Proposed Changes to the GHTF Regulatory Auditing Guideline
Upcoming changes to QMS auditing requirements have been proposed by Study Group 4 of the Global Harmonization Task Force (GHTF.) These changes may affect your company and you have until 14 MAY 2008 to voice your opinion on them.
GHTF publishes various guidelines to help regulatory agencies and manufacturers interpret standards and guidance documents for quality system processes, and those "guidelines" are followed closely by regulatory authorities. Because these guidelines are not updated frequently, manufacturers should seize the opportunity to comment on the proposed changes.
The changes are being proposed to "Guidelines for Regulatory Auditing of Quality Management Systems of Medical Device Manufacturers - Part 1 General Requirements." A copy of this document can be downloaded from here: http://www.imdrf.org/documents/doc-ghtf-sg4.asp
This guideline is intended for use by Notified Bodies, Competent Authorities, regulatory agencies, and consulting firms that conduct regulatory audits of manufacturers, not necessarily for medical device manufacturers. Therefore, it is important for manufacturers to comment on the proposed changes since they are the ones most affected by the audit conduct, process and reporting procedures recommended in this guideline document.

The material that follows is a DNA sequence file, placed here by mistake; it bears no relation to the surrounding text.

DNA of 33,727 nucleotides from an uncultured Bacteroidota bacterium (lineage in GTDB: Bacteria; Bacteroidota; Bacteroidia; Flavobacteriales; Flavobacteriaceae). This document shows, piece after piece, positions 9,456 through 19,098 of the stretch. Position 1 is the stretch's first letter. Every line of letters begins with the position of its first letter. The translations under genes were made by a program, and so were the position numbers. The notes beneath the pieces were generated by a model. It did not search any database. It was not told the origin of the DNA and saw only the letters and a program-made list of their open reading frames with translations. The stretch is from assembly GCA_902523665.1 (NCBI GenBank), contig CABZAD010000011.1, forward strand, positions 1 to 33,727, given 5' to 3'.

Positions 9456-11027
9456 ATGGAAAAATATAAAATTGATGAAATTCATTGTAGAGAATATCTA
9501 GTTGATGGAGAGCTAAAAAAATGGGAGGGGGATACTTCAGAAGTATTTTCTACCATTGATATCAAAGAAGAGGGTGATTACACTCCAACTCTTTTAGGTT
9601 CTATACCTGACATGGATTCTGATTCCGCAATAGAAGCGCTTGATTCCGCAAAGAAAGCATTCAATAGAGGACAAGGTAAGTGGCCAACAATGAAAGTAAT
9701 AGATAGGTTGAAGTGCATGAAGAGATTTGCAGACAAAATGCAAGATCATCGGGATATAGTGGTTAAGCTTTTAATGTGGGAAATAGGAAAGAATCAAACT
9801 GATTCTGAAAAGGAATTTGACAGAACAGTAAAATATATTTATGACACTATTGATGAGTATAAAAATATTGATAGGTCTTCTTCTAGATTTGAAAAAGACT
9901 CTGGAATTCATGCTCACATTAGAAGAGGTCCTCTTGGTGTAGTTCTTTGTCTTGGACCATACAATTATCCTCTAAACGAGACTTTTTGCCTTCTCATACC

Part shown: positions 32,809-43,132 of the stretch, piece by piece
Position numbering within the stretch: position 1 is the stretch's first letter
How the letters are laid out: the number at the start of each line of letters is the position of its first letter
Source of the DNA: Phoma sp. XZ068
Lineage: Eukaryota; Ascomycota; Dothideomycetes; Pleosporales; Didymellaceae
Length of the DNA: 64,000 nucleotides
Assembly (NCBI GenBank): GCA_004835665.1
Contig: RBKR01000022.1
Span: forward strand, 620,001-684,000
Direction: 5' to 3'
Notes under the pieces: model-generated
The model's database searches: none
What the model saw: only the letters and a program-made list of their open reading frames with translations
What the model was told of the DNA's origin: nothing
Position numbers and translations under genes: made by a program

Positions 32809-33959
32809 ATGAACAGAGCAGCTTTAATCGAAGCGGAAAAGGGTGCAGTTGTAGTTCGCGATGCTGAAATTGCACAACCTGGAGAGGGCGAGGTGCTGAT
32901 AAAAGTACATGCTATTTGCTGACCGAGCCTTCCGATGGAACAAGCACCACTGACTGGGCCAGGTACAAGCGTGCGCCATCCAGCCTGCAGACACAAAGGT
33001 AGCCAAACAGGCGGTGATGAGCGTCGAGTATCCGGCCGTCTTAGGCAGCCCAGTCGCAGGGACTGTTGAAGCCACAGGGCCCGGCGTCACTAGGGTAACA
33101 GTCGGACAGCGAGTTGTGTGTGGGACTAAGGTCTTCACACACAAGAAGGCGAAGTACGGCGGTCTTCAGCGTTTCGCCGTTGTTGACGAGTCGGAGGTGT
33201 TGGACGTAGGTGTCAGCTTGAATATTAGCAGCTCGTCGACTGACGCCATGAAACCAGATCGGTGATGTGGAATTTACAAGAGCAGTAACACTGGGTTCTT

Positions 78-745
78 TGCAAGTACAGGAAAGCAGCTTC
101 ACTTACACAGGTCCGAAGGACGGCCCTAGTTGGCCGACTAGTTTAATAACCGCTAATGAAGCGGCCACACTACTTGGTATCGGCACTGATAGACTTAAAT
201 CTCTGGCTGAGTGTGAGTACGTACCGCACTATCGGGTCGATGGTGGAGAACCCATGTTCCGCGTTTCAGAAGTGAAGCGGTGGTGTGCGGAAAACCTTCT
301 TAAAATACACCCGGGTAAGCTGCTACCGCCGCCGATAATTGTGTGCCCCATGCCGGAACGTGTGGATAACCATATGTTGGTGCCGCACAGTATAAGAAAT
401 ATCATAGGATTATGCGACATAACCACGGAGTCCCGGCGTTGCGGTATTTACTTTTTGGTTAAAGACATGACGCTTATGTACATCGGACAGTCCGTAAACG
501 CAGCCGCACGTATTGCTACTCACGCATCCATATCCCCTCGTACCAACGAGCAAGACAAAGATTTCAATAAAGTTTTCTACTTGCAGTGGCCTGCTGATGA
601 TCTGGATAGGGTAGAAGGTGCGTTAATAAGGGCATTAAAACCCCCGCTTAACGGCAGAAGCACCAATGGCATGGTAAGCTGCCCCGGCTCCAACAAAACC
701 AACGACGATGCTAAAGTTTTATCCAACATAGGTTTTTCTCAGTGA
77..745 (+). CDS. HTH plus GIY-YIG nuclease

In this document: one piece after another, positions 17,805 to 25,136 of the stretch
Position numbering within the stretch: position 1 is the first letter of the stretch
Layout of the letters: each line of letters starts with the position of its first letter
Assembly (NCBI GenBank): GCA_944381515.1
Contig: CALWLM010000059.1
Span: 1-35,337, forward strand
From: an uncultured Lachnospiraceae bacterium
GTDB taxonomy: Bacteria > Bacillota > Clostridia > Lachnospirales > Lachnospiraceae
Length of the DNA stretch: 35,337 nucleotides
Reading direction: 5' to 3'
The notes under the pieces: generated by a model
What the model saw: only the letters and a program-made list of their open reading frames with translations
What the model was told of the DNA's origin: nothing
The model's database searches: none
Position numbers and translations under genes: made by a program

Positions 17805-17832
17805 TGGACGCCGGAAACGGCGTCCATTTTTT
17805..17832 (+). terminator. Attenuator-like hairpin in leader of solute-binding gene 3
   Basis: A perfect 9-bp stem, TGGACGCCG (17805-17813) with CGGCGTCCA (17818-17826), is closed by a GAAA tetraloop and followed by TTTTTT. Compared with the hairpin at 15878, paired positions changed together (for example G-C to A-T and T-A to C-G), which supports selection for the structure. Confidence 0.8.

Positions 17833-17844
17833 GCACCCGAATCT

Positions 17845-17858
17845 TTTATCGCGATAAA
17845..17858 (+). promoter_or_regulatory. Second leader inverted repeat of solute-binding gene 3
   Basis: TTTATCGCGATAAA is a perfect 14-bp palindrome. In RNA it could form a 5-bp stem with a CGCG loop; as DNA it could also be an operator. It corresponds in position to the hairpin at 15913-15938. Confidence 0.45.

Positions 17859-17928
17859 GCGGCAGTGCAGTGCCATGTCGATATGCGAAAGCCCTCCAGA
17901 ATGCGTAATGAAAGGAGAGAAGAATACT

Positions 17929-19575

If there are certain aspects of the audit process that your organization would like to see done differently, this is a perfect opportunity to voice your comments.
Significant proposed changes include:
- If your auditing organization feels you did not conduct a thorough audit of your supplier, they can audit them for you. This can have a significant impact on "virtual" manufacturers who outsource their manufacturing. Increasingly, Notified Bodies are not satisfied with the control that medical device manufacturers have over their suppliers.
- Another proposed change involves third party organizations. Even auditing organizations sometimes outsource the audit of a manufacturer to another auditing organization. What is made clear is that the original auditing organization still has the responsibility for the regulatory compliance of the medical device manufacturer, but the guideline also adds the description of an Observer to the audit process. There have been situations where an Observer is involved with the audit process and the proposed guideline makes clear their roles and responsibilities.
While these proposed changes are important, overall the content of the guideline has changed little. Annexes have been removed, there is more emphasis on language requirements and references to Standards have been updated. Still, they should be reviewed as they may have a direct impact on the quality system of many medical device manufacturers and how they are audited by regulatory agencies.